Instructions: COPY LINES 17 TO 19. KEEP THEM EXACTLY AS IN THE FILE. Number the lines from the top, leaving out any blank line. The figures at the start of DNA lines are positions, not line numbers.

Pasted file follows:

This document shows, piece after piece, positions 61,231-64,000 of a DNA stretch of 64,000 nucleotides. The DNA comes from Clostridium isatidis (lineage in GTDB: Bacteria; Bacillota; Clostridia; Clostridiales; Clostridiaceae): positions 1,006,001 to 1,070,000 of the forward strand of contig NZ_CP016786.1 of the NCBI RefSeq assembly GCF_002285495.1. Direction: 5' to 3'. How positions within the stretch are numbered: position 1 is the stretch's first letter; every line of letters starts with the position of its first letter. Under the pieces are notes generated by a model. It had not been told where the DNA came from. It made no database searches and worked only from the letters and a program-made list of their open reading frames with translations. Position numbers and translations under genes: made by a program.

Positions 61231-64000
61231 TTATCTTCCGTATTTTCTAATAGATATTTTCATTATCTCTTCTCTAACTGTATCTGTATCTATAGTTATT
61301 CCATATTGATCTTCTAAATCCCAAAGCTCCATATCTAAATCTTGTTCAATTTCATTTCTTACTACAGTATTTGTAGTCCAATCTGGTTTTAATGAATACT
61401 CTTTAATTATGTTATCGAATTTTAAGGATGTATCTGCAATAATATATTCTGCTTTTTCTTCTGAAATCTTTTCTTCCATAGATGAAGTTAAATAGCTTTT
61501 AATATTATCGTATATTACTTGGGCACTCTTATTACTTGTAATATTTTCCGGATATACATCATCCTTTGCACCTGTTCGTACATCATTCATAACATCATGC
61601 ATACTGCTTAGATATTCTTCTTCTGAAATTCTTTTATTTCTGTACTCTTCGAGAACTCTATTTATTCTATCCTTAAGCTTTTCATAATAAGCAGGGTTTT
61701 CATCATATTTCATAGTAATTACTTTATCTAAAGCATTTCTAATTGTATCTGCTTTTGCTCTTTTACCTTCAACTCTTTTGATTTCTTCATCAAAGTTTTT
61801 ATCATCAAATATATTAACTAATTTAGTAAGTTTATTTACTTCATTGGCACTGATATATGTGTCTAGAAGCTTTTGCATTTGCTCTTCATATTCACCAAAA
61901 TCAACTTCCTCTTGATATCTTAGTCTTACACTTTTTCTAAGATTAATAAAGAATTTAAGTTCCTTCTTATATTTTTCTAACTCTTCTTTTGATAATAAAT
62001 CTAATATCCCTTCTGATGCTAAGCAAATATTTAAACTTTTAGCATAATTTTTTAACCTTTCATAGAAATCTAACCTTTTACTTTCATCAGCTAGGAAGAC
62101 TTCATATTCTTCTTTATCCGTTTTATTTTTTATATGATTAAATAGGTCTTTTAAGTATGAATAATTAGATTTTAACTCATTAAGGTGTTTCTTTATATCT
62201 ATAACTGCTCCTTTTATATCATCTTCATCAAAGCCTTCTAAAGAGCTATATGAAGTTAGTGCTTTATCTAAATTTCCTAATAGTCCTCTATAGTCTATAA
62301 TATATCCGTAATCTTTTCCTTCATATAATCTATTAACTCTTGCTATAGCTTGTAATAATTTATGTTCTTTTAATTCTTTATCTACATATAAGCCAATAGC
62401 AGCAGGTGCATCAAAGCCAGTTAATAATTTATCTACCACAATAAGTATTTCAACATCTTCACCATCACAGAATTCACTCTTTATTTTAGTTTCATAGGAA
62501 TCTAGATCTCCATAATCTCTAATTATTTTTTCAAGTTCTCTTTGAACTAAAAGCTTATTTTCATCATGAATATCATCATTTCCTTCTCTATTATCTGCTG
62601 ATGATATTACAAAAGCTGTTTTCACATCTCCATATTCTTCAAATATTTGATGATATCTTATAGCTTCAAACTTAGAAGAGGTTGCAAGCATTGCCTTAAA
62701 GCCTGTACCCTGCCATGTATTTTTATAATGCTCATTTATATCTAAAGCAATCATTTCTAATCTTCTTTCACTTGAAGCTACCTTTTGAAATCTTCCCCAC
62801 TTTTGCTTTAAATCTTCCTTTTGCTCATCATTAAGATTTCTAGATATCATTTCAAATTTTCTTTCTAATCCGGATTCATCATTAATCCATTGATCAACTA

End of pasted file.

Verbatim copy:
62601 ATGATATTACAAAAGCTGTTTTCACATCTCCATATTCTTCAAATATTTGATGATATCTTATAGCTTCAAACTTAGAAGAGGTTGCAAGCATTGCCTTAAA
62701 GCCTGTACCCTGCCATGTATTTTTATAATGCTCATTTATATCTAAAGCAATCATTTCTAATCTTCTTTCACTTGAAGCTACCTTTTGAAATCTTCCCCAC
62801 TTTTGCTTTAAATCTTCCTTTTGCTCATCATTAAGATTTCTAGATATCATTTCAAATTTTCTTTCTAATCCGGATTCATCATTAATCCATTGATCAACTA